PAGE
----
Lecture: plants’ secret powers

2014-04-29 00:00

AS part of the Royal Society of South Africa’s Lecture Series 2014, Professor Lawrence D. Harder will present a lecture with the title “Machiavellian flowers: power and control in plant reproduction” tomorrow at 5.45 pm at the John Bews Lecture Theatre, Life Sciences campus, Carbis Road, Pietermaritzburg.

In general, plant reproduction involves interactions between participants with contrasting self-interests. Although such interactions are evident in sexual conflict, parent-offspring competition and sibling rivalry, they are most obvious for plants that rely on animals to disperse their pollen. Pollinators typically visit flowers to obtain food and while serving their self-interest they coincidentally disperse pollen, which serves the plant’s self-interest. Although mutual benefit can result, it need not, and various characteristics of flowers act as evolutionary adaptations to manipulate pollinators and promote pollen dispersal.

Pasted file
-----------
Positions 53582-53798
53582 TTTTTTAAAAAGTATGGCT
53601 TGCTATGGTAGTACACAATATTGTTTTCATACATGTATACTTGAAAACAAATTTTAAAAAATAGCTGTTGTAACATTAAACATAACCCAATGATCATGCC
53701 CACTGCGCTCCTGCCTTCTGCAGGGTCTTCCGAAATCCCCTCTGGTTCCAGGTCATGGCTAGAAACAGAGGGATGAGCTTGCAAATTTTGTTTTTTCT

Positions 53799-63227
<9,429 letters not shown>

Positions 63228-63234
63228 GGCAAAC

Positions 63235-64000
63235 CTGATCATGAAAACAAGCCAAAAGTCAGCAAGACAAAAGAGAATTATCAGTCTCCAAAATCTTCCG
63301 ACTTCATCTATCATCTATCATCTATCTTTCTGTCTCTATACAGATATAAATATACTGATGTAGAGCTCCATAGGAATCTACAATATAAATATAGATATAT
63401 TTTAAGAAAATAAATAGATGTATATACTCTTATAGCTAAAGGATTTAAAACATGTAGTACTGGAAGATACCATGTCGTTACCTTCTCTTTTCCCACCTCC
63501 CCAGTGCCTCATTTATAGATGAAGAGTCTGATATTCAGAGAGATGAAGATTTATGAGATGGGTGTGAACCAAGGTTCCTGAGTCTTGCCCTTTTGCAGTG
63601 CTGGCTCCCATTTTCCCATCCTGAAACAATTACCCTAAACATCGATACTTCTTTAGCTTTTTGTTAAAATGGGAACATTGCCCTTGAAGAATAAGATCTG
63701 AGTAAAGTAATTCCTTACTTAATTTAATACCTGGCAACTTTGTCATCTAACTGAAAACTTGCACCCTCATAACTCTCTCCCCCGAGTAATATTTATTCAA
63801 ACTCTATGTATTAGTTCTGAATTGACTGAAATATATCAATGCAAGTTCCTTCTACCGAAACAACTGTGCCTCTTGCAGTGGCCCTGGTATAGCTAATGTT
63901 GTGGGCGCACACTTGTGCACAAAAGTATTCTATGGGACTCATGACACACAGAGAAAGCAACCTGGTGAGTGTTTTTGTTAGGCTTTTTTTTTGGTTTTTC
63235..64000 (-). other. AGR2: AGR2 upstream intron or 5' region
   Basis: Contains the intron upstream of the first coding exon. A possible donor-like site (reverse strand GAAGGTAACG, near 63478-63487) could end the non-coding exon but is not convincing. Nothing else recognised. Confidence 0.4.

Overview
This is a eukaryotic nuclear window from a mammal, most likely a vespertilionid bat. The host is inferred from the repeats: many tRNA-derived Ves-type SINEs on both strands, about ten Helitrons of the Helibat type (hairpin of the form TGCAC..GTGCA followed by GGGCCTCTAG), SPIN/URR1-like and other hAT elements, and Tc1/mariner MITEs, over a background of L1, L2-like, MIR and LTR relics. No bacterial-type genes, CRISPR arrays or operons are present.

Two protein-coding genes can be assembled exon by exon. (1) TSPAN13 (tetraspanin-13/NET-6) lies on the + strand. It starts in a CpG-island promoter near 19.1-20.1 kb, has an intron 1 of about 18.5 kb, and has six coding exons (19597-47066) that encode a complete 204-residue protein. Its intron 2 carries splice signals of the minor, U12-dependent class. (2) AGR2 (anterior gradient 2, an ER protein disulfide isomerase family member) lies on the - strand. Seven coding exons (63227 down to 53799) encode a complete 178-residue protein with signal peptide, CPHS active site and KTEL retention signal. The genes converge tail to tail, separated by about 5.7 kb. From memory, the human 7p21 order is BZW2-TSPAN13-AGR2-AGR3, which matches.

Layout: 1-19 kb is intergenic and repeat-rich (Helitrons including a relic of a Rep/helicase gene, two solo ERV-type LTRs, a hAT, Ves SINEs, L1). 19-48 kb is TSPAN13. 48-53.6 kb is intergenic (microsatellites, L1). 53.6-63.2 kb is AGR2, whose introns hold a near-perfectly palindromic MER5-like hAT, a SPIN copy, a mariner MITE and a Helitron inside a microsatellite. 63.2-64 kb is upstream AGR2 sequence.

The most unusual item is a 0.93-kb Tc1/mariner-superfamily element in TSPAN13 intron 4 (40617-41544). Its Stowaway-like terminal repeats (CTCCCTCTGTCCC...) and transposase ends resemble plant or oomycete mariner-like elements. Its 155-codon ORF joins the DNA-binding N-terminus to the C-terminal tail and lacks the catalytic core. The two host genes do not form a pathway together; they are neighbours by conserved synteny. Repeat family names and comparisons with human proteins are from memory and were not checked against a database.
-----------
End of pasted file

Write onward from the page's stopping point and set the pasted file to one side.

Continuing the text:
Using examples drawn from his research during the past two decades, Harder will interpret a variety of floral and inflorescence characteristics from this perspective. These examples provide explanations for: why plants are so attractive; why they restrict pollen removal by individual pollinators; the high frequency of pollination by deceit in orchids, but not other angiosperms; and the size and structure of inflorescences, including the segregation of sex roles. Harder completed his PhD in Zoology in 1983, but increasingly appreciated the greater virtues of plants, in their own right and as subjects for developing and testing concepts about ecology and evolution. Since joining the University of Calgary, Canada, in 1986, he has published over 100 research articles, primarily about plant reproduction, as well as co-editing a volume titled Ecology and Evolution of Flowers.

All are welcome. Inquiries to Professor Mike Perrin, on 033 260 5118 or 5435 or Dr Andreas Jürgens on 033 260 6492.

— Supplied.

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